Listing ID: 77216
This is a highly profitable full-service private security firm as well as a full-service training facility for BSIS exposed weapon, baton, and pepper spray certification. The business is an authorized trainer for civilian concealed carry weapons (CCW) testing in California, Arizona, and Utah. Also, a DOJ Live Scan provider and DOJ Firearms Safety Certificate provider.
- Asking Price: $525,000
- Cash Flow: $243,703
- Gross Revenue: $1,244,136
- EBITDA: N/A
- FF&E: N/A
- Inventory: N/A
- Inventory Included: Yes
- Established: 2008
- Property Owned or Leased:N/A
- Property Included:N/A
- Building Square Footage:1,260
- Lot Size:N/A
- Total Number of Employees:3
- Furniture, Fixtures and Equipment:N/A
1,260 sq. ft. leased space
Seller will negotiate a transition period
The business was established in 2008, making the business 14 years old.
The business has 3 FTE, 34 PTE employees and is situated in a building with approx. square footage of 1,260 sq ft.
The real estate is leased by the company for $1,391 per Month
Why is the Current Owner Selling The Business?
There are all kinds of reasons why individuals resolve to sell operating businesses. Nevertheless, the true factor and the one they tell you might be 2 entirely different things. For instance, they may claim "I have way too many other commitments" or "I am retiring". For lots of sellers, these factors are valid. However, for some, these may simply be reasons to attempt to conceal the reality of altering demographics, increased competition, current reduction in earnings, or an array of other reasons. This is why it is extremely vital that you not count absolutely on a vendor's word, yet rather, use the seller's answer in conjunction with your overall due diligence. This will paint a more practical image of the business's existing scenario.
Existing Debts and Future Obligations
If the existing entity is in debt, which many businesses are, then you will certainly have reason to consider this when valuating/preparing your offer. Numerous companies borrow money so as to cover points like stock, payroll, accounts payable, etc. Keep in mind that in some cases this can suggest that earnings margins are too small. Numerous companies come under a revolving door of taking loans as a way to pay back other loans. Along with debts, there may additionally be future obligations to think about. There might be an outstanding lease on tools or the structure where the business resides. The business may have existing contracts with vendors that need to be satisfied or may lead to charges if canceled early.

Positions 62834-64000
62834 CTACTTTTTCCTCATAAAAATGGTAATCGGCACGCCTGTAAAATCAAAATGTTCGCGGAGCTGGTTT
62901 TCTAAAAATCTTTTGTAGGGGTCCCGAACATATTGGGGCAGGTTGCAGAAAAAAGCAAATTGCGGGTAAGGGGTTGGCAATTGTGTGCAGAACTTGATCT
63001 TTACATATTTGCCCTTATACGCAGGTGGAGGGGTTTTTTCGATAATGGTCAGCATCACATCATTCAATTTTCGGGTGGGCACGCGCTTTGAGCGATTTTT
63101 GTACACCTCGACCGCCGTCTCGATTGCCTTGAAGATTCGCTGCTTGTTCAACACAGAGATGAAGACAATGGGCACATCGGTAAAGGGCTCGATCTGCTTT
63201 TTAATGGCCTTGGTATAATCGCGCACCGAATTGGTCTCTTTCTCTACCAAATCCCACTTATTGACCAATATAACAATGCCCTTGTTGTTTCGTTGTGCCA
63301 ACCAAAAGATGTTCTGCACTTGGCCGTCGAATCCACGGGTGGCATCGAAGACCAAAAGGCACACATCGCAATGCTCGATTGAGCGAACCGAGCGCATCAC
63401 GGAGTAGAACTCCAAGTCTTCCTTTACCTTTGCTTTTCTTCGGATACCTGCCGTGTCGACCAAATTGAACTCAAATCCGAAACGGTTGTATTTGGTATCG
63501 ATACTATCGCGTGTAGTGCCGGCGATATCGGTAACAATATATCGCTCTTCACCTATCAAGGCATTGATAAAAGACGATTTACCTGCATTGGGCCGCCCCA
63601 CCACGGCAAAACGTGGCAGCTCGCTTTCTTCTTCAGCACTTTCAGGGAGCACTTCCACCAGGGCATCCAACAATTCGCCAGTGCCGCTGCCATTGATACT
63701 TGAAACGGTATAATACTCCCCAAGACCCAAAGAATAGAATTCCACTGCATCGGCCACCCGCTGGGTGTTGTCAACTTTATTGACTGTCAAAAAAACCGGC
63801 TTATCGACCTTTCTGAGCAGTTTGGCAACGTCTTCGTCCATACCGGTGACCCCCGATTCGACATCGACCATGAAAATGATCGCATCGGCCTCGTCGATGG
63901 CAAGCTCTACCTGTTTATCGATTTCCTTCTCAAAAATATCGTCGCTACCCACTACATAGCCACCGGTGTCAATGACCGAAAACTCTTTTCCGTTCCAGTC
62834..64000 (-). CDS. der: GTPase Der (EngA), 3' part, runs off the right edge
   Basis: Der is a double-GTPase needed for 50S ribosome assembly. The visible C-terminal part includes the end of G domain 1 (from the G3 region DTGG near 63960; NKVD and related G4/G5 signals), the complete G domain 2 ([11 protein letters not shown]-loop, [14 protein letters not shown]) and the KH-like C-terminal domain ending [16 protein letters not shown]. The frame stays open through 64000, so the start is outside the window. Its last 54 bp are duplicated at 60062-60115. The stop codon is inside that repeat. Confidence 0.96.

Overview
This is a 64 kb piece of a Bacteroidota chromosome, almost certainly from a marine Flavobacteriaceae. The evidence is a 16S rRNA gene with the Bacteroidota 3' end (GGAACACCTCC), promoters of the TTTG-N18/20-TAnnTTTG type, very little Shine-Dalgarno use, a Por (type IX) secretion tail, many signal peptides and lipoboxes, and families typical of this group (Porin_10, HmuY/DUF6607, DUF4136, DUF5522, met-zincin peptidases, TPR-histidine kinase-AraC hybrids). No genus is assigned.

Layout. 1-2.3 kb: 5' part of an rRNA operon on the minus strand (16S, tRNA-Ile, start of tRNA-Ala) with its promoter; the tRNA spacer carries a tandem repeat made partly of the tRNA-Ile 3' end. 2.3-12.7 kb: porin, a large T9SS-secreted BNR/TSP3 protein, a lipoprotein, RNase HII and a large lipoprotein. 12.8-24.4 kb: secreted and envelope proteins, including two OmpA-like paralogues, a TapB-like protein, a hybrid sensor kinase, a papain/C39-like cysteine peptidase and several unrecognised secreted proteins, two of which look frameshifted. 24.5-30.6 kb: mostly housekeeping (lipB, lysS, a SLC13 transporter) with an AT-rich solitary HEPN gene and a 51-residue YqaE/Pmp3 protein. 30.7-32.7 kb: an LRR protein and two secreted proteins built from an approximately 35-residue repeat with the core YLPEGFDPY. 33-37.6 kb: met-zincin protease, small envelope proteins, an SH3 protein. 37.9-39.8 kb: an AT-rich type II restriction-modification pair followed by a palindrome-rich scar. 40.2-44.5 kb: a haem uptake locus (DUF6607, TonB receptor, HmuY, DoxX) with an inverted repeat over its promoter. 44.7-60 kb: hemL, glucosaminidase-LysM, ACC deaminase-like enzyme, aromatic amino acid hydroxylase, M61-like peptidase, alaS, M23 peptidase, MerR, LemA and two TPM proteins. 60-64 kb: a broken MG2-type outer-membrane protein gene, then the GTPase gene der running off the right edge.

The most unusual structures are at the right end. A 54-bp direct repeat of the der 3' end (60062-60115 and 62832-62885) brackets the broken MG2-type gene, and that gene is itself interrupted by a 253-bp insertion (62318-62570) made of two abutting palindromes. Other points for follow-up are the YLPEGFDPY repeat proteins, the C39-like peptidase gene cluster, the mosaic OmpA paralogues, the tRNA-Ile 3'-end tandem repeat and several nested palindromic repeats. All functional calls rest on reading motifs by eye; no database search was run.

Understanding the Customer Base, Competition and Area Demographics
Exactly how do businesses in the location attract brand-new customers? Often times, operating businesses have repeat customers, which form the core of their day-to-day earnings. Particular aspects such as brand-new competition growing up around the area, roadway construction, as well as personnel turn over can affect repeat clients and adversely impact future profits. One important point to consider is the placement of the business. Is it in an extremely trafficked shopping center, or is it concealed from the highway? Undoubtedly, the more individuals that see the business regularly, the higher the chance to develop a returning client base. A final thought is the general area demographics. Is the business situated in a densely populated city, or is it situated on the outskirts of town? How might the neighborhood median family income impact future income potential?